Reply
      1. Tom Reitzel

        Wrongo on a massive scale … Although I can’t stand state broadcasters, AIR has certainly changed the radio landscape in India with their deployment of DRM. DRM receivers are being designed and sold in ever increasing numbers in both automobiles and for homes in India and elsewhere. Remember, India has 3x the population of the USA so the market is certainly there in India and slowly developing elsewhere via shortwave. New digital SW broadcasters will probably include WINB and WBCQ for example as well as AIR.

        The naysayers against DRM’s eventual success are clearly losing even with the withdrawal of many state SW broadcasters. I suggest these naysayers suppress their hatred of DRM long enough to look objectively at India despite AIR’s generally poor production. 😉

        Reply
  8. Julio Cesar Pereira

    There you are. I read here an account of NASA’s Space Weather Girl about the important use of Over the Horizon radio. Well, RNZI is confirming its importance by using DRM technology instead of satellite. Anotner score for Ham radio and SWLers!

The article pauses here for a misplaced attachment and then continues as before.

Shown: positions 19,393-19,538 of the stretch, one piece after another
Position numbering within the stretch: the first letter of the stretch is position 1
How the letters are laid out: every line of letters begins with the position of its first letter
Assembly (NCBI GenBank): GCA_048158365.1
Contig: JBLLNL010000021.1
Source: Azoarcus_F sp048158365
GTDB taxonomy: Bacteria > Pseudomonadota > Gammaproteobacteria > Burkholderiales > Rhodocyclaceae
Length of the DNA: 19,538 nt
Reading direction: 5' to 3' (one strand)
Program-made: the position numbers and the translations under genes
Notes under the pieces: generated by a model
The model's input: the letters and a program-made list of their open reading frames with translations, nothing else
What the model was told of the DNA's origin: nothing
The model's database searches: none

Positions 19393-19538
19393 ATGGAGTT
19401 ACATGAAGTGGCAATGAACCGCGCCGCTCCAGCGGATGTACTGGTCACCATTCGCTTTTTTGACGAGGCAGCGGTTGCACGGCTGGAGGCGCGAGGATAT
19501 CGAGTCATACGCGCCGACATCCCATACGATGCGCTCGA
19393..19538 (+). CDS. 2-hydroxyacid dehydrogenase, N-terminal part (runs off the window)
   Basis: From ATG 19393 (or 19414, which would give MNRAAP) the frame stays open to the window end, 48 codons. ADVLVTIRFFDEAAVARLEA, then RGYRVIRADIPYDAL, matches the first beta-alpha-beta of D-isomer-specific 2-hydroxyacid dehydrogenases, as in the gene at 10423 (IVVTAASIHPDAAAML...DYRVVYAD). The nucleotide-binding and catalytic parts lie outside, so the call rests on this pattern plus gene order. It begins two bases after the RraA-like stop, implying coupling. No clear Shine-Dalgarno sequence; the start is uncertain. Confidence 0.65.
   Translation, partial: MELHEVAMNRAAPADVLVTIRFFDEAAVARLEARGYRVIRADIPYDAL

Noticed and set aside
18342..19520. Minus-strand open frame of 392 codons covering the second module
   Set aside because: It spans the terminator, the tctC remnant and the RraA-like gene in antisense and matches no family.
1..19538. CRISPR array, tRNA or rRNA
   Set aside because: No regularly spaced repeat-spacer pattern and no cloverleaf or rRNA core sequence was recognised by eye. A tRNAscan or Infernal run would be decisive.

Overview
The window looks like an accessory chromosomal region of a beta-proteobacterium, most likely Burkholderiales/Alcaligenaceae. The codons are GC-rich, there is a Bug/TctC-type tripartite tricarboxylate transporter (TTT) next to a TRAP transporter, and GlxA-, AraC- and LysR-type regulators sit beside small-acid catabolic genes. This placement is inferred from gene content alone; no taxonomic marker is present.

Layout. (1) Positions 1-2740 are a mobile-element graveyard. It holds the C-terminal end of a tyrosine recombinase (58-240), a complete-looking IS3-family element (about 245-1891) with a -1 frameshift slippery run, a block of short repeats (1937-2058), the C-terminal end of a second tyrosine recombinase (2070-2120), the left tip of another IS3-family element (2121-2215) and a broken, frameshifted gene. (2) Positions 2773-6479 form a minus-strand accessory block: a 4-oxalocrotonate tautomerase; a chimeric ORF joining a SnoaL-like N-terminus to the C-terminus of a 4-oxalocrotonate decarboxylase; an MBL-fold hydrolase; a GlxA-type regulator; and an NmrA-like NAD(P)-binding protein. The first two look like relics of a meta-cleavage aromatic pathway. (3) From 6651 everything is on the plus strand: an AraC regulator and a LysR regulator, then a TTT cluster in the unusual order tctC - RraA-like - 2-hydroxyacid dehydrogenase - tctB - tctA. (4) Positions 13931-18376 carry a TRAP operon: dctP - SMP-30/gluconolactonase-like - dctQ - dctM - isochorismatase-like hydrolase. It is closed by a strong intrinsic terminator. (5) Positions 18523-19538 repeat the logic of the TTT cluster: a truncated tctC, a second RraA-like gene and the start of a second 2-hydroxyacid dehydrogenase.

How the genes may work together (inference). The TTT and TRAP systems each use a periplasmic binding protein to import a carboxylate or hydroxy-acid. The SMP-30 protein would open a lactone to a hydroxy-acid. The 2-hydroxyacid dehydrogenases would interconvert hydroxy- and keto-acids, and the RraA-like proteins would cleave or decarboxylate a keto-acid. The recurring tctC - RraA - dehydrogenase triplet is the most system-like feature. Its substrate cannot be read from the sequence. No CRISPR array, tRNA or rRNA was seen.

Reply
  9. Laurence N.

    That is a rather good use of the technology, but the fact that I have to say that shows that DRM is not working. A shortwave radio is not more expensive than an FM radio, so the only reason people can’t just tune into the broadcast directly is that there aren’t any convenient DRM radios available. The radios that people reading this blog buy, that cost hundreds of dollars and don’t really work, don’t a good technology make. Some of this could be explained by the fact that few broadcasters are using DRM, but there really aren’t that many people using shortwave that a standard non-hobbyist wants to tune in and yet companies continue to churn out inexpensive shortwave sets. I don’t know if anyone ever plans to fix this problem, but if the DRM people want to do something useful, perhaps they could design a basically functional set that can be made by some existing radio manufacturer (but not one that intends to sell it to the hobbyist market–how about one of the cheap Chinese companies) and make those plans available?

    Reply